Ph.D. Defence by Hjalte Holm Andersen
Hjalte Holm Andersen will defend his Ph.D. thesis: "Studies on itch and sensitization for itch in humans"
15.12.2017 kl. 13.00 - 16.00
Chronic itch, like chronic pain, is a common clinical problem that is associated with a markedly reduced quality of life for the affected patients. Itch is major symptom in several of the most prevalent dermatologic diseases (e.g., atopic eczema, psoriasis and urticaria) but it also occurs in a variety of non-cutaneous conditions (e.g., neuropathic and cholestatic itch). Chronic itch is often difficult to treat, has a detrimental impact on sleep quality as well as attention, and is consistently linked to increased rates of anxiety and depression.
Mechanistically, itch and pain are complexly entwined. While analgesic opioids facilitate itch, scratch-induced pain can abolish itch, thus suggesting an antagonistic relationship between the two sensations. At the same time, however, there is substantial overlap between pruritic and algogenic peripheral mediators as well as receptors, and strikingly similar patterns of neuronal sensitization for itch and pain have been documented. Recent evidence suggests that itch arise from at least two distinct peripheral cutaneous pruriceptive subpopulations, which are subsets of a larger population of neurons that also respond to various noxious stimuli (nociceptors). Thus much of the psychophysical research methodology developed in the pain field can be converted and used to increase our understanding itch – and in particular to explore the sensory neuronal features that are unique to itch.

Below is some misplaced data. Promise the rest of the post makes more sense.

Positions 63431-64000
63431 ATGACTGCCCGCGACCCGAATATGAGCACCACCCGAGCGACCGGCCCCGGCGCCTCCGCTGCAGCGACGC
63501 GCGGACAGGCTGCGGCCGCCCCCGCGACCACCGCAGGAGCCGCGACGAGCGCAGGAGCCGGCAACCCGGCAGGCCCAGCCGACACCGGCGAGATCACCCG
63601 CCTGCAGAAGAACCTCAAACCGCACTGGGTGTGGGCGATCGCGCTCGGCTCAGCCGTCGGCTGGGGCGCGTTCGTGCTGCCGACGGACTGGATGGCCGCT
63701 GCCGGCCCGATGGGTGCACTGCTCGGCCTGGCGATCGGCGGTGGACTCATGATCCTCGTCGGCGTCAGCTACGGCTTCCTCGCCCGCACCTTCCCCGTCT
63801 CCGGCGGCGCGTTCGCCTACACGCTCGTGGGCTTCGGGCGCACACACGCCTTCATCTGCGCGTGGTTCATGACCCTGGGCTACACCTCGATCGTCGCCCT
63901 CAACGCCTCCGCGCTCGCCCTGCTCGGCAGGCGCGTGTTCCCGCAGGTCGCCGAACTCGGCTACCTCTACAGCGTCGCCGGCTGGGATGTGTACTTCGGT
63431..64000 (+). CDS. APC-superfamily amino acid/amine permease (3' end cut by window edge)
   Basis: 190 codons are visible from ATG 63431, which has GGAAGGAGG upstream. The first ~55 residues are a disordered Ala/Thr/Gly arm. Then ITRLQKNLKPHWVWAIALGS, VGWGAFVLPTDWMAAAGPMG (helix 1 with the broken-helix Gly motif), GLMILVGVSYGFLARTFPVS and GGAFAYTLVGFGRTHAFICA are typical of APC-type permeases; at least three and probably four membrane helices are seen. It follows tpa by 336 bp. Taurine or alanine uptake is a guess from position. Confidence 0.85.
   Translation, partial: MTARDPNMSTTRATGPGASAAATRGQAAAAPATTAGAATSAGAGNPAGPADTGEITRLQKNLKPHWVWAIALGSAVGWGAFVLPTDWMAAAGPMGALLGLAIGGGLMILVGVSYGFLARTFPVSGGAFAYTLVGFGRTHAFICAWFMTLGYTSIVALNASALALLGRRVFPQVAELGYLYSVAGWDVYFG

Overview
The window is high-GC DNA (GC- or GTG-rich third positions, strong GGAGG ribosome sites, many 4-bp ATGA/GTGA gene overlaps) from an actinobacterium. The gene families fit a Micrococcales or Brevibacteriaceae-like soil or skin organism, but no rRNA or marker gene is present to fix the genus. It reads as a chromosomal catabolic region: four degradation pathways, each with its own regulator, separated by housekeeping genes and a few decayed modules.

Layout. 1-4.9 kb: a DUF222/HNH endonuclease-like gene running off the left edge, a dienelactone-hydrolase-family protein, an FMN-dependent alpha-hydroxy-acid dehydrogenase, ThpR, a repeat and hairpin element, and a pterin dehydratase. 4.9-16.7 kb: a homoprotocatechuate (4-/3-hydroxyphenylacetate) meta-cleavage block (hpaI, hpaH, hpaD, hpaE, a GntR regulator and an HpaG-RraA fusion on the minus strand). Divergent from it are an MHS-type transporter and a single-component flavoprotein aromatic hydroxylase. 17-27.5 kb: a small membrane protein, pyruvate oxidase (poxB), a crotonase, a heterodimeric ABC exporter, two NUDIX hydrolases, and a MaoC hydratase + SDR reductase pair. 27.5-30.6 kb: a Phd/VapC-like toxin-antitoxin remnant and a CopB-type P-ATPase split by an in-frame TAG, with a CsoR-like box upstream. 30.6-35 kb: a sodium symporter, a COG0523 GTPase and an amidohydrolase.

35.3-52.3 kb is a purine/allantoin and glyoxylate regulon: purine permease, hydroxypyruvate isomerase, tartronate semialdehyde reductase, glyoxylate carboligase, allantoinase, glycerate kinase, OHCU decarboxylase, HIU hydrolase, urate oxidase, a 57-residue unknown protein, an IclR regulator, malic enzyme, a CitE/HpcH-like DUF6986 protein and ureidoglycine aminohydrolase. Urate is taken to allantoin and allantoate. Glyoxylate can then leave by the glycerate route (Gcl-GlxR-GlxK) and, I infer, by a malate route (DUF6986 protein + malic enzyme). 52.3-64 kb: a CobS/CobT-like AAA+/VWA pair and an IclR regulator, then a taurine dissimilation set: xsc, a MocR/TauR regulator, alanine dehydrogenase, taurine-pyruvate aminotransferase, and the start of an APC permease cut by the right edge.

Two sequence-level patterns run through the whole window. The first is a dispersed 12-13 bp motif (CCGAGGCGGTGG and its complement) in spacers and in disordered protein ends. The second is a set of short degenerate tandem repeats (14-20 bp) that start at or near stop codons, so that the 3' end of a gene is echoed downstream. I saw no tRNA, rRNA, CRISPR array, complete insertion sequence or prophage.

Within this context, the aim of this PhD-project was to explore itch as a somatosensory modality using histaminergic and non-histaminergic models of itch and itch sensitization in humans for three purposes: 1) to assess itch topography and itch sensitization in healthy controls (first study), 2) to evaluate the antipruritic effect of capsaicin-induced epidermal nerve-ablation in a mechanistic proof-of-concept study (second study), 3) To explore potential pathway-specific itch and cutaneous pain sensitization in patients with chronic itch due to atopic dermatitis (third study).
Results from the first study suggested that von Frey filaments above the tactile detection range and below the pain threshold can be used to assess itch sensitization (hyperknesis) and that there is considerable heterogeneity in chemical and mechanically evoked itch sensitivity between spinal versus trigeminal innervated areas. Results from the second study demonstrated profound antipruritic and anti-hyperknetic effects of high-concentration capsaicin pretreatment and suggested that the two most commonly applied models of itch in humans rely on TRPV1-positive cutaneous fibers. Finally, the third study revealed pathway-specific non-histaminergic itch sensitization as well as mechano-nociceptive sensitization occurring both intra- and extra-lesionally in patients with atopic dermatitis.
In conclusion, histaminergic and non-histaminergic models of itch and itch sensitization are useful tools in both human experimental and clinical itch research towards improved understanding of the mechanisms behind acute and chronic itch.